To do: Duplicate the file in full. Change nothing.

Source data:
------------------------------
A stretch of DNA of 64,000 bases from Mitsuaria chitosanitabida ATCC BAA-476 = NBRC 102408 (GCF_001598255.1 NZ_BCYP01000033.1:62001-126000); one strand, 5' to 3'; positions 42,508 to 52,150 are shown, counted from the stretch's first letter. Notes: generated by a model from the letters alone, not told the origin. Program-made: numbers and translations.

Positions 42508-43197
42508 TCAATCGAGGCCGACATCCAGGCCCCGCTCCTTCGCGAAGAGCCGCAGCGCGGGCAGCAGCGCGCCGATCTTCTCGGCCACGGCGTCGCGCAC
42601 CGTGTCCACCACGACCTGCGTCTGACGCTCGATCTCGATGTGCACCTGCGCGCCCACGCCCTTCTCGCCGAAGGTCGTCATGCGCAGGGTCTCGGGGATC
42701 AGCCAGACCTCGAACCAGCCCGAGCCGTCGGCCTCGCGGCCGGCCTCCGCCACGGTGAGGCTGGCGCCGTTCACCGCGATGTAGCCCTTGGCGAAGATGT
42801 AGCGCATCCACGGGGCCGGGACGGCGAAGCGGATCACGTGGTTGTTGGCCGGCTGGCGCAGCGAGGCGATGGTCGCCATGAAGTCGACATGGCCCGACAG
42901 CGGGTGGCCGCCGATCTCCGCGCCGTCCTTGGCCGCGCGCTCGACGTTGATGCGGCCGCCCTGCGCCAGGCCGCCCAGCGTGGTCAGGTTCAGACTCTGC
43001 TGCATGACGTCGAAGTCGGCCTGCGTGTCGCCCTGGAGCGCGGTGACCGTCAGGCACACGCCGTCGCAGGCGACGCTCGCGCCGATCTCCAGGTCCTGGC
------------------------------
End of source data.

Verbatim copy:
A stretch of DNA of 64,000 bases from Mitsuaria chitosanitabida ATCC BAA-476 = NBRC 102408 (GCF_001598255.1 NZ_BCYP01000033.1:62001-126000); one strand, 5' to 3'; positions 42,508 to 52,150 are shown, counted from the stretch's first letter. Notes: generated by a model from the letters alone, not told the origin. Program-made: numbers and translations.

Positions 42508-43197
42508 TCAATCGAGGCCGACATCCAGGCCCCGCTCCTTCGCGAAGAGCCGCAGCGCGGGCAGCAGCGCGCCGATCTTCTCGGCCACGGCGTCGCGCAC
42601 CGTGTCCACCACGACCTGCGTCTGACGCTCGATCTCGATGTGCACCTGCGCGCCCACGCCCTTCTCGCCGAAGGTCGTCATGCGCAGGGTCTCGGGGATC
42701 AGCCAGACCTCGAACCAGCCCGAGCCGTCGGCCTCGCGGCCGGCCTCCGCCACGGTGAGGCTGGCGCCGTTCACCGCGATGTAGCCCTTGGCGAAGATGT
42801 AGCGCATCCACGGGGCCGGGACGGCGAAGCGGATCACGTGGTTGTTGGCCGGCTGGCGCAGCGAGGCGATGGTCGCCATGAAGTCGACATGGCCCGACAG
42901 CGGGTGGCCGCCGATCTCCGCGCCGTCCTTGGCCGCGCGCTCGACGTTGATGCGGCCGCCCTGCGCCAGGCCGCCCAGCGTGGTCAGGTTCAGACTCTGC
43001 TGCATGACGTCGAAGTCGGCCTGCGTGTCGCCCTGGAGCGCGGTGACCGTCAGGCACACGCCGTCGCAGGCGACGCTCGCGCCGATCTCCAGGTCCTGGC